Karena Bullock Bailey

In the summer of 2004, a few months shy of her 60th birthday, my mom, Leslie K. Bullock,  started acting strange. Usually excited to attend events and see friends, she was oddly distant. Even disinterested in celebrating her birthday, a normal cause for celebration. My sister and I noticed the change and were concerned after she calmly noted she may euthanize our family pets so she didn’t have to care for them.

We  encouraged her to see her GP, who, at our urging performed a cat scan. Although our mom Leslie didn’t think it was necessary, my sister stayed to make sure she didn’t try and sneak out of it. Quickly, yet not surprisingly,  we learned an aggressive grapefruit size tumor was growing in her left frontal lobe, where all speech and thought are developed.

Considering the shape, glioblastoma was only mentioned as a possibility since it normally presents in a tree-like shape. The greater concern was the size and need to for it to be surgically removed before the swelling and pressure caused a fatal stroke. We moved her to Johns Hopkins and Dr. Henry Brem successfully removed the tumor, and noted the biopsy confirmed it was a glioblastoma. She would be “lucky” if she was alive in 9 months, even with the medical treatments available.

Shock and stun don’t accurately describe the emotions that came with understanding the diagnosis. We all just wanted to get her through surgery and get back to the lives we knew. Little did we understand, nothing would ever be the same. She transitioned into 6 weeks of radiation and lost all of her hair and gained a whole new personality on steroids. Then she began chemo where she quickly exclaimed she would do until it was no longer working. She did not want to be a guinea pig.

Shockingly, she lived a relatively calm, somewhat similar life, although not able to drive or be alone, she could do a lot of things including exercise. And 9 months came and went and suddenly it seemed she may be defying the odds and change the course of this horrific prognosis. Then on the eve of her 1 year anniversary she had a stroke and never spoke again. Soon thereafter she declined and within months was the image of the disease we had heard about.  In late February, the dreaded news came that her tumor was back and growing and the treatment was no longer working. Unable to truly communicate, she looked at the doctor and me and nodded her head acknowledging her initial wish was still true. She hugged her doctor and motioned goodbye and we went home and started meeting with hospice and physical therapists and nurses to keep her comfortable.

By early summer she was completely bed ridden and hard to understand even her facial expressions, but she was hanging on. Most of the doctors noted by this time, it would come on her terms as we were no longer able to understand how big the tumor had grown. Her last three months were terrifying and sad and heartbreaking. It was never clear when or how this would happen, and she was completely dependent on the steroids that were keeping the brain swelling down, but had blown up everything else. She seemed exhausted and tired and sad, but the tumor had robbed her of full expression or feeling so that original distance had returned.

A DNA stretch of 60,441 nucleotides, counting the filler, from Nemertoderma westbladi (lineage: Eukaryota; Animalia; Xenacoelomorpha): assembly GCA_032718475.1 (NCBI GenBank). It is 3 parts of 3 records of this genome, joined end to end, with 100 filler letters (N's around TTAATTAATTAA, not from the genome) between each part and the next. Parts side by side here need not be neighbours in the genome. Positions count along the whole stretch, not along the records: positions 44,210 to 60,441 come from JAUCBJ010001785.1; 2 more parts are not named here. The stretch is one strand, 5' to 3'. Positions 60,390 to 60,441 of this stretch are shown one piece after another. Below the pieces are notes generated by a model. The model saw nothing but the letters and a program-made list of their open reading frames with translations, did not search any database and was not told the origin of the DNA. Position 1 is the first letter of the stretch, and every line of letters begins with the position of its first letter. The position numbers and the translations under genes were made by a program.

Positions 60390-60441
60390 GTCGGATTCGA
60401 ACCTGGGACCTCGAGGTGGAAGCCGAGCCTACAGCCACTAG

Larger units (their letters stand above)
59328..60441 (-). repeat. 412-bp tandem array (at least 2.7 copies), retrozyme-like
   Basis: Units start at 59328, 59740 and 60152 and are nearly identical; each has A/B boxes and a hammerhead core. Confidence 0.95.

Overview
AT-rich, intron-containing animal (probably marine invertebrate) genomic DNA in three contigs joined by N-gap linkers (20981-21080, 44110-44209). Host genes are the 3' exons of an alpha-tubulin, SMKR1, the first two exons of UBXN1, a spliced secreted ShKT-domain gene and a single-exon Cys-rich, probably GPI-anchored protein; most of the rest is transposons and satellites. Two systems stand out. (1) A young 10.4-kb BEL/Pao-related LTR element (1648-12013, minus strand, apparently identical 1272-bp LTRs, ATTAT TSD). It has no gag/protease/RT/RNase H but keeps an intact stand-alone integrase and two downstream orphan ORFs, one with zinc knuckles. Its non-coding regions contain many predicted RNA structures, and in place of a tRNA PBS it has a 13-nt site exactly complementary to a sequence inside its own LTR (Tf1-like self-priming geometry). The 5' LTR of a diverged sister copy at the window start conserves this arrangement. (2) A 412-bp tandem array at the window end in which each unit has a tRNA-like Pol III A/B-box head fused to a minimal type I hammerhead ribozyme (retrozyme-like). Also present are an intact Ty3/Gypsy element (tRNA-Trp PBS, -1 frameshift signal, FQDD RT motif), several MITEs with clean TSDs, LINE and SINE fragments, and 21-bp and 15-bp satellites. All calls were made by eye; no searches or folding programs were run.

A few weeks before she passed, I sat at her bedside like I did each night and said to her, “I just hope you are OK. I love you so much.” The next morning my mom’s best friend Margot  had received an odd call from her son-in-law who had randomly dreamt of my mom the night before and said she looked him in the eye and said, “I am OK.” Not knowing what had transpired between me and my mom, Margot saw this as an incredible sign. I burst into tears relieved, amazed and totally blown away that in this small way we could communicate.

On September 13, 2006, two days shy of her 62nd birthday, she passed away surrounded by her family. Unlike the doctors thought, she well surpassed nine months and survived for 22. Sadly, the last 10 months were completely devastating.  Brain cancer is like watching someone with the worst cancer suffer alzheimer’s simultaneously.

The only thing that made any sense to me was putting my life into finding a cure for brain cancer. I couldn’t believe when she was diagnosed and when she died, I knew this terrifying disease robbed her of living out the beautiful life she was meant to live.

Since becoming a part of B*CURED, ten research grants have been awarded and partnerships have started with prominent researchers, innovators and dedicated supporters. I could not be more proud to be a part of this organization and see us bring brain cancer research to the next level. There will never be a day I don’t think of my beautiful mom. But through B*CURED I know we are honoring her and bringing greater opportunities to people who face brain cancer.